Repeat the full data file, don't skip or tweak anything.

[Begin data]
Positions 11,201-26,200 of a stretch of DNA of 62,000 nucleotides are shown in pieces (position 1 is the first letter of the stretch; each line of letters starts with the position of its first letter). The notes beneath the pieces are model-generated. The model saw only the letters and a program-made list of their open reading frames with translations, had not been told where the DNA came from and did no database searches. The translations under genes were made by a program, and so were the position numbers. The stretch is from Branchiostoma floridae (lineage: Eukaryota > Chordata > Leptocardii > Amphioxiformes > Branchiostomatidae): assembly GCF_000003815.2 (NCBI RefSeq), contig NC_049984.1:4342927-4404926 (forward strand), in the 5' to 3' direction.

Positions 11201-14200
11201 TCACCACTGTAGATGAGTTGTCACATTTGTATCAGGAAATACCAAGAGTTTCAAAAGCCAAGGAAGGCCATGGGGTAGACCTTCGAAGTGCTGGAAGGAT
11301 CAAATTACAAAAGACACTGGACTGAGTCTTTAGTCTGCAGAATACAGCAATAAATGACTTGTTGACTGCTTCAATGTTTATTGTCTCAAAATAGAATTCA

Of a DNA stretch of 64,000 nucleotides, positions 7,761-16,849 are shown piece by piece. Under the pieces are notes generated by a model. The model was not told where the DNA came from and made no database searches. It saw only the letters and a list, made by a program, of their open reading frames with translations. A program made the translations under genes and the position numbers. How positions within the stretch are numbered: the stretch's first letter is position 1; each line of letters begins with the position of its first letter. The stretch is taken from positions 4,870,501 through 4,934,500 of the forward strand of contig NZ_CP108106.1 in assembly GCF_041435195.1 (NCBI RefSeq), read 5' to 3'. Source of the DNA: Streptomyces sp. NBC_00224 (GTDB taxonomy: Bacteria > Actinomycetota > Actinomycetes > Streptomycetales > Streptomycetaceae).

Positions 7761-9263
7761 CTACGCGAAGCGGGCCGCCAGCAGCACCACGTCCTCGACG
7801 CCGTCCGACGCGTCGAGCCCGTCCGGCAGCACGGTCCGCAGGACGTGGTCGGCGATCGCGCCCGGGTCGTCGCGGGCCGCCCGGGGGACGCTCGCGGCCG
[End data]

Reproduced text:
Positions 11,201-26,200 of a stretch of DNA of 62,000 nucleotides are shown in pieces (position 1 is the first letter of the stretch; each line of letters starts with the position of its first letter). The notes beneath the pieces are model-generated. The model saw only the letters and a program-made list of their open reading frames with translations, had not been told where the DNA came from and did no database searches. The translations under genes were made by a program, and so were the position numbers. The stretch is from Branchiostoma floridae (lineage: Eukaryota > Chordata > Leptocardii > Amphioxiformes > Branchiostomatidae): assembly GCF_000003815.2 (NCBI RefSeq), contig NC_049984.1:4342927-4404926 (forward strand), in the 5' to 3' direction.

Positions 11201-14200
11201 TCACCACTGTAGATGAGTTGTCACATTTGTATCAGGAAATACCAAGAGTTTCAAAAGCCAAGGAAGGCCATGGGGTAGACCTTCGAAGTGCTGGAAGGAT
11301 CAAATTACAAAAGACACTGGACTGAGTCTTTAGTCTGCAGAATACAGCAATAAATGACTTGTTGACTGCTTCAATGTTTATTGTCTCAAAATAGAATTCA

Of a DNA stretch of 64,000 nucleotides, positions 7,761-16,849 are shown piece by piece. Under the pieces are notes generated by a model. The model was not told where the DNA came from and made no database searches. It saw only the letters and a list, made by a program, of their open reading frames with translations. A program made the translations under genes and the position numbers. How positions within the stretch are numbered: the stretch's first letter is position 1; each line of letters begins with the position of its first letter. The stretch is taken from positions 4,870,501 through 4,934,500 of the forward strand of contig NZ_CP108106.1 in assembly GCF_041435195.1 (NCBI RefSeq), read 5' to 3'. Source of the DNA: Streptomyces sp. NBC_00224 (GTDB taxonomy: Bacteria > Actinomycetota > Actinomycetes > Streptomycetales > Streptomycetaceae).

Positions 7761-9263
7761 CTACGCGAAGCGGGCCGCCAGCAGCACCACGTCCTCGACG
7801 CCGTCCGACGCGTCGAGCCCGTCCGGCAGCACGGTCCGCAGGACGTGGTCGGCGATCGCGCCCGGGTCGTCGCGGGCCGCCCGGGGGACGCTCGCGGCCG